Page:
Richard moved to neighbouring Greystone sometime in the 1870s and was succeeded at Narracott by his son William Tuckett Strong. At the time of the 1881 census William was living there with his wife Susan and was described as a farmer of 300 acres. By the time of the 1891 census, however, William Tuckett Strong had also moved to Greystone (perhaps on the death of his father), leaving the house at Narracott temporarily unoccupied.

Narracott farmhouse was given a Grade II listing in 1988. It was described then as:

House divided into holiday cottages, former farmhouse. Mid C17 (possibly earlier core), mid C19 extension, renovated in 1982. Plastered cob on stone rubble footing; stone stacks, those in the older part with granite ashlar chimney shafts, brick to the mid C19 extension; slate roof (originally thatch to C17 section).
Plan and development: 1-shaped building. The original farmhouse is the lower block facing south-west and built down the hillslope. Originally this had a 3-room-and-through-passage plan with an inner room parlour uphill at the left (north-west) end with an end stack. The hall has an axial stack backing onto the former passage (the front door is now blocked). The service end room has an end stack which is now axial backing onto an unheated fourth room added to the lower end in the mid C19. Also in the mid C19 a new parlour wing was added at right angles in front of the former inner room parlour. This faces south-east and contains an entrance hall and a parlour with a projecting end stack. In 1982 the whole house was subdivided into 3 holiday cottages. 2 storeys throughout.
Exterior: the C19 parlour wing has a regular but not symmetrical 3-window front of large 16-pane sashes under low segmental arches. The original panelled door with narrow overlight is at the right end. The low pitch roof over this section is hipped both ends. The older block is lower. It has an irregular 3-window front of C19 and C20 casements with glazing bars. The passage front doorway is blocked. The roof is hipped to right. The rear elevation has a irregular 5-window front of C19 and C20 casements with glazing bars and has 2 C20 doors, the right one is the passage rear doorway.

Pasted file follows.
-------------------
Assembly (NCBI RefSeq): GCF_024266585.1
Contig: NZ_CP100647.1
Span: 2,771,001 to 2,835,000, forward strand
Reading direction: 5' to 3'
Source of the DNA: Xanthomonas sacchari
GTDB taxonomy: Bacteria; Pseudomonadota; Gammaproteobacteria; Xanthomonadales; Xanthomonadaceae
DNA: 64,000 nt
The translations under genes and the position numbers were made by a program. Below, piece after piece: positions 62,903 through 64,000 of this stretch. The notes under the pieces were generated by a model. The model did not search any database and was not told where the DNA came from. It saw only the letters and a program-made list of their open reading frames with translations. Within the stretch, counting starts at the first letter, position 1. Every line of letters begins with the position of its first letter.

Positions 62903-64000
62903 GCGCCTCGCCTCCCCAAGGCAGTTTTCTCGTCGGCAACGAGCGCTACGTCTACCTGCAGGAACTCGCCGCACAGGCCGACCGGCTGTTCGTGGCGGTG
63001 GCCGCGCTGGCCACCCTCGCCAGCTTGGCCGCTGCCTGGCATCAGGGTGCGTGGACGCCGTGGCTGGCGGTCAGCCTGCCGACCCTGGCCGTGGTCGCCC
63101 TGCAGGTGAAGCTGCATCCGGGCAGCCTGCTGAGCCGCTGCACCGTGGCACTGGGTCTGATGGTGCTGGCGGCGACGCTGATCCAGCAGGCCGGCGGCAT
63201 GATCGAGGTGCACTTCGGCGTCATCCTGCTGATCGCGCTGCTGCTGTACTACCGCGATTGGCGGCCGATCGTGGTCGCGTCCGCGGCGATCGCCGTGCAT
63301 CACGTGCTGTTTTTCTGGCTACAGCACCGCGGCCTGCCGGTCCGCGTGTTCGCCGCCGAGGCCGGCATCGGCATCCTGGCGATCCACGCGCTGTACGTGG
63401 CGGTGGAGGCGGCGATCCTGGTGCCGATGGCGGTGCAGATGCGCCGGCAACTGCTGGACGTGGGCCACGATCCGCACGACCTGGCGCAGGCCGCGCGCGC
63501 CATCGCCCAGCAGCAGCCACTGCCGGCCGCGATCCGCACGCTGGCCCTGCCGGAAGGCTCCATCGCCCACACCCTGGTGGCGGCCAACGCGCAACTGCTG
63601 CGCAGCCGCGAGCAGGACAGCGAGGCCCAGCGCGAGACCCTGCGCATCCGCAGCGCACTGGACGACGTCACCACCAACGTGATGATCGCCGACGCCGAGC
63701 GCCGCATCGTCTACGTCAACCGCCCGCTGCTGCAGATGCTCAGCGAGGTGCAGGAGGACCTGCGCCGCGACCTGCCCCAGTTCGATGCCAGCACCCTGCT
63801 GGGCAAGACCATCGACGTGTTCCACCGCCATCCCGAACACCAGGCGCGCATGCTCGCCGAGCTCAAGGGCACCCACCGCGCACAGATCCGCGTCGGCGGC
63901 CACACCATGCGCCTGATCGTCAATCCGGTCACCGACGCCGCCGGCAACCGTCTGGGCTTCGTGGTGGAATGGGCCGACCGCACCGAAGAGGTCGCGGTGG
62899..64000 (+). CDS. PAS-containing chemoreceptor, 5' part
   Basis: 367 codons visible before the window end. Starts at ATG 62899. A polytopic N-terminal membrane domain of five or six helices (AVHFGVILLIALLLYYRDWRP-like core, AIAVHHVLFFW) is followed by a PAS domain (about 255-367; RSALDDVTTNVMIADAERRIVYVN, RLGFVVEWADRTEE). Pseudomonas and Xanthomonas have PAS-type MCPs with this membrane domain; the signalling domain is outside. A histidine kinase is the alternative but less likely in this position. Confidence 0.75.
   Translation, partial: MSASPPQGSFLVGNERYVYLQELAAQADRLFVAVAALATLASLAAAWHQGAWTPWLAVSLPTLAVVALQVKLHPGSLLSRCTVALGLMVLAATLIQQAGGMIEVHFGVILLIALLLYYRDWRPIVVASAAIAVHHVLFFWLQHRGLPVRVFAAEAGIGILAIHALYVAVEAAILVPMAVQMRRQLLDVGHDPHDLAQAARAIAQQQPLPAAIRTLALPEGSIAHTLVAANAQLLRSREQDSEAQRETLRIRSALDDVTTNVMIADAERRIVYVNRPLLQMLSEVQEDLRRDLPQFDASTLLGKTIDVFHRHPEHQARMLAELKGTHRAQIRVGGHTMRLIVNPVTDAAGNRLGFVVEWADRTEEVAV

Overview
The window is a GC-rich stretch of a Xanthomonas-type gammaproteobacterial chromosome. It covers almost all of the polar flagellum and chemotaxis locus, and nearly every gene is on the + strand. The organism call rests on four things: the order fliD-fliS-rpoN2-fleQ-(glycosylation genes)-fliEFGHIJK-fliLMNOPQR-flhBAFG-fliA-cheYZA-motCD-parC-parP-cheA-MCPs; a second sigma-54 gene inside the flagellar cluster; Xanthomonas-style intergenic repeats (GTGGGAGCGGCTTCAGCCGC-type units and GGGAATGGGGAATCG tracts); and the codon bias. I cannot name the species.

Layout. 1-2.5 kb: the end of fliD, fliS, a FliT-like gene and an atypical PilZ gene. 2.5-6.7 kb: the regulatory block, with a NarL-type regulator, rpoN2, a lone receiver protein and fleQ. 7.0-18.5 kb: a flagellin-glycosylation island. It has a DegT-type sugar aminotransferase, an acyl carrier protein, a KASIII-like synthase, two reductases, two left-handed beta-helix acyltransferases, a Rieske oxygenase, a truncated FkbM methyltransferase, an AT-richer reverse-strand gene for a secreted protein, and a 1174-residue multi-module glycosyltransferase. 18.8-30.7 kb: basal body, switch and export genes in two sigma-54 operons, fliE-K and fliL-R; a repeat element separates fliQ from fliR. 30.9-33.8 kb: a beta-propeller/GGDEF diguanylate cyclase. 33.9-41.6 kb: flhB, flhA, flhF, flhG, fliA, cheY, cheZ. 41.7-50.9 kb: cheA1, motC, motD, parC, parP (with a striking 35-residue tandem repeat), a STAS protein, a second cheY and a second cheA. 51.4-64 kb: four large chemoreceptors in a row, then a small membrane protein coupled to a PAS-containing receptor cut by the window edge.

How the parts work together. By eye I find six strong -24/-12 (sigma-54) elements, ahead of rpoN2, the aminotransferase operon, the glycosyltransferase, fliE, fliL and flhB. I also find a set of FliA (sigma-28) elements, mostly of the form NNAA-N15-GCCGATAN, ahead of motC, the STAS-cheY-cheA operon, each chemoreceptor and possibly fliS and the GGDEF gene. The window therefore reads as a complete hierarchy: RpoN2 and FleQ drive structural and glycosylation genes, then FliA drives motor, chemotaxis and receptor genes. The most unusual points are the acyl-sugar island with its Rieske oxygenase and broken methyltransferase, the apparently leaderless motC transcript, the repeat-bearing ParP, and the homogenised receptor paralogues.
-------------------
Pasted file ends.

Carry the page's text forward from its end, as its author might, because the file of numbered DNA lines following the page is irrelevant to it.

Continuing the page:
Good mid C17 interior: despite the late medieval plan-form nothing shows to indicate an earlier date However most of the carpentry is covered with mid C17 plaster. Each of the 3 main rooms has a crossbeam clad with plaster which includes an ovolo-moulded cornice. The hall also includes a deep moulded frieze of leafy arabesque. Hall and service room fireplaces are blocked. The parlour fireplace however is exposed; it is granite ashlar with an ovolo-and-hollow-chamfer moulded oak lintel with scroll stops. The builders reported removing "sgraffito" plasterwork from the fireplace in 1982. Also an ornamental plasterwork overmantel, a heraldic motif, was removed in 1982 for conservation by RAM Museum, Exeter. The work has been done and it is now (1986) awaiting re-erection. The only exposed carpentry is the plain oak plank-and-muntin screen on the lower side of the passage. All 3 first floor chambers have ogee-moulded plaster cornices and the roof truss principals (apparently A-frame) are boxed in. The service end room chamber the cornice breaks forward around an encased roof truss and is enriched with moulded leaf scroll decoration.
Narracott Farmhouse appears to be a single phase farmhouse but may include earlier features. The survival of the mid C17 plasterwork throughout the house is most unusual. Nevertheless, because of its relativeness plainness, it is at some risk of being disregarded.
 

WALLON

Manor of Coombhall (aka West Clifford); Parish of Drewsteignton.